Rain could soon overtake snow in parts of the Arctic, top scientists warn

A school bus sits in a resort parking lot in Chugach State Park during heavy rain in Girdwood, Alaska.Shannon Stapleton/Reuters

  • Precipitation could exceed snowfall along the Arctic fringes within decades, scientists warn.

  • The fate of the Arctic affects the entire planet, with much of the world’s ice reserves and permafrost.

  • Some areas of tundra, like southwest Alaska, no longer resemble the Arctic.

Some parts of the Arctic don’t seem very polar anymore.

According to the National Oceanic and Atmospheric Administration, many regions are likely transitioning from snowfall-dominated climates to precipitation-dominated climates.

β€œOn the sidelines, the transition is already underway,” John Walsh, chief scientist at the International Center for Arctic Research at the University of Alaska Fairbanks, said Tuesday during a briefing at the meeting. fall of the American Geophysical Union.

Over the next few decades, he said, rain will become the predominant form of precipitation over most of the Arctic fringes.

A 2021 study in the journal Nature Communications found that precipitation could take over parts of the Arctic as early as the 2060s.

aerial view of snow capped mountain ice fields above ice breaking into the sea

Shattered sea ice is seen from the window of a NASA research flight over the east coast of Greenland.Lucas Jackson/Reuters

This is because temperatures are rising and precipitation is increasing in the Arctic, due to greenhouse gases emitted by humans using fossil fuels.

NOAA released its annual Arctic toll on Tuesday, indicating that the polar region continues to warm twice as fast as the rest of the planet. This causes the Arctic sea ice to shrink, the tundra to turn green with vegetation, and seabirds to starve en masse.

A patch of thin ice sits on top of shiny ice covered in water next to a mound of snow

Winter rains atop snow create icy roads and parking lots, melting a popular ice skating and pond hockey venue in Anchorage, Alaska.Yereth Rosen/Reuters

It’s not just that the Arctic is changing. In some places we lose it. It is a problem for the whole planet.

A rainy Arctic loses its snow cover faster, accelerating climate change there and exposing more permafrost – large areas of frozen ground that are slowly melting and releasing large amounts of methane, a dangerous greenhouse gas.

Some tundras don’t look so arctic anymore

reindeer graze on the grass near a large pond

Svalbard reindeer graze during a summer heat wave on the Svalbard archipelago near Longyearbyen, Norway.Sean Gallup/Getty Images

For the first time this year, NOAA has determined that precipitation in the Arctic – whether rain or snow – is increasing in all seasons.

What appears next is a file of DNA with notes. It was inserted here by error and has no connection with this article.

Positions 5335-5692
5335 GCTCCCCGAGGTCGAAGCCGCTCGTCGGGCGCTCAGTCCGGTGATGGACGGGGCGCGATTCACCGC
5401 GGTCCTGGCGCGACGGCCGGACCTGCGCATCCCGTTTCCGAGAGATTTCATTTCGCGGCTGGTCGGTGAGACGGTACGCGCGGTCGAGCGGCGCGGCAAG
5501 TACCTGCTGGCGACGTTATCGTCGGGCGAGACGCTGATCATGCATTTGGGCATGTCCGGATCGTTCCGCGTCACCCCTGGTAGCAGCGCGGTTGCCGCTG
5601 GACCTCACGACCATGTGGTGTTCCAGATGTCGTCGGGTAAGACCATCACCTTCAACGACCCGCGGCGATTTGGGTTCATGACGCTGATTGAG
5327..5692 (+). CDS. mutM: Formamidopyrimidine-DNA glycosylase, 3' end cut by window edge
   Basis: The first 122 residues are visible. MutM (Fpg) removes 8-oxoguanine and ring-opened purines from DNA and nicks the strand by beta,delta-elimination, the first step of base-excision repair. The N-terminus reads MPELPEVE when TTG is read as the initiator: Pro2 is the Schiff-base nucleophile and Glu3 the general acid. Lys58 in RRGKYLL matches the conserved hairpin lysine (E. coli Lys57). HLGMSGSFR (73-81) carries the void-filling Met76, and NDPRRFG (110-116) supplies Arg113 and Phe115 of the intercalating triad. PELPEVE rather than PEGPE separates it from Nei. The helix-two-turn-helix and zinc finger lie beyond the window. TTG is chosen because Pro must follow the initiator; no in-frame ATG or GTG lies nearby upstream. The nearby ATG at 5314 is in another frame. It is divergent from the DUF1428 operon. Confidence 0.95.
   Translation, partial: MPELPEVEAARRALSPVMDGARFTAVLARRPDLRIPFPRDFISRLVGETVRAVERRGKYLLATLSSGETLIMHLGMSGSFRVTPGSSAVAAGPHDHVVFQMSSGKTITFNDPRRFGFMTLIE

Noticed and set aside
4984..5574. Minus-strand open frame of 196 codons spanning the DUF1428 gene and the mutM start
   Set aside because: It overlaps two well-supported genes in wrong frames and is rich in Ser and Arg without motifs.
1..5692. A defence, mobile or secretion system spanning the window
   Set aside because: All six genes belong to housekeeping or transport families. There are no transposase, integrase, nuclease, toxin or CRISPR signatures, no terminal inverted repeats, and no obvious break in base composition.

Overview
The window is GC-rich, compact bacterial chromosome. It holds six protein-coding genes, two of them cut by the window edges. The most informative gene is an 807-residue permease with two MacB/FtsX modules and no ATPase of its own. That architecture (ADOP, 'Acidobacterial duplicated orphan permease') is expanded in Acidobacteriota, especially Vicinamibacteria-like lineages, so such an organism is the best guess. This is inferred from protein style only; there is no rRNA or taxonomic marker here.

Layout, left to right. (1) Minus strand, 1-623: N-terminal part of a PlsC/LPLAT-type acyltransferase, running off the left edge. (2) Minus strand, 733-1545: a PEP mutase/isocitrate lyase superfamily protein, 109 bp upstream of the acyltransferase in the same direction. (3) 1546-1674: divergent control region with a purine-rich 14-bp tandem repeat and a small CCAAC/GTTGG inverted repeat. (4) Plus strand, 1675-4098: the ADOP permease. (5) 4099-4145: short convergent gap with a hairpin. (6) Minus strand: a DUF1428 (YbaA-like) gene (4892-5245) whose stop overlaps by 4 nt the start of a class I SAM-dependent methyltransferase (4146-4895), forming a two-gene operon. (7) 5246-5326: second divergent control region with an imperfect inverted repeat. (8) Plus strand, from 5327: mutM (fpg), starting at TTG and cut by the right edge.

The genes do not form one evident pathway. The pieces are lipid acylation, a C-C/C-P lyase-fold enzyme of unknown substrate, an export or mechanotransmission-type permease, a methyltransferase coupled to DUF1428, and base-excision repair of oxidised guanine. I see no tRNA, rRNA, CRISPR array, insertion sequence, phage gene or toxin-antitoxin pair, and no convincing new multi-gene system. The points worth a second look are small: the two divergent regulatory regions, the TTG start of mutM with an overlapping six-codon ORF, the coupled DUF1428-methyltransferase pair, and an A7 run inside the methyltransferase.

“The precipitation story, I feel like it’s finally emerging,” Uma Bhatt, who leads atmospheric science at the University of Alaska’s Fairbanks Geophysical Institute, told Insider.

What causes more rain

There are a few possible explanations, Walsh said:

  1. More moisture is available as sea ice melts, leaving more open ocean to evaporate into the atmosphere.

  2. A warmer atmosphere holds more moisture, allowing it to drop more rain or snow.

  3. More storms pass over more open and warmer water. This can fuel more intense storms with greater rainfall.

remnant typhoon storm system in satellite image of alaska

The remnants of Typhoon Merbok pass through Alaska in September 2022.NOAA via AP

Either way, in colder regions like eastern Siberia or northern Canada, that means more snowfall.

But in places like Southwest Alaska, that means rain falling on snow and then freezing. That’s what happened in Fairbanks in December 2021, when nearly an inch and a half of rain fell and then froze.

The roads have become dangerous. Schools closed. Caribou and other grazing animals could not eat grass because it was covered in ice.

“These freezing rain events can be devastating, as the ice cover can persist for months until the spring thaw,” Walsh said.

The rain mixes the seasons

As the rain mixes up the seasons, the snow melts earlier, more shrubbery grows in its place, and places like Southwest Alaska are primed for big wildfires, Bhatt said.

fallen trees burned in Alaska

Smoke rises from a hot spot in the scar of Swan Lake Fire at Kenai National Wildlife Refuge, Alaska.Dan White/AlaskaHandout/Reuters

The 2022 Alaskan wildfire season reached 1 million acres burned faster than any previous season on record and ended with 3 million acres burned statewide.

Bhatt is part of a group of researchers evaluating whether the arctic tundra of southwest Alaska should be reclassified as subarctic tundra.

“Lately a lot of us have been thinking about how much has changed in the last 20 years. It’s changed a lot,” she said. “And I don’t know what they’ll look like in 10 years.”

Read the original article on Business Insider

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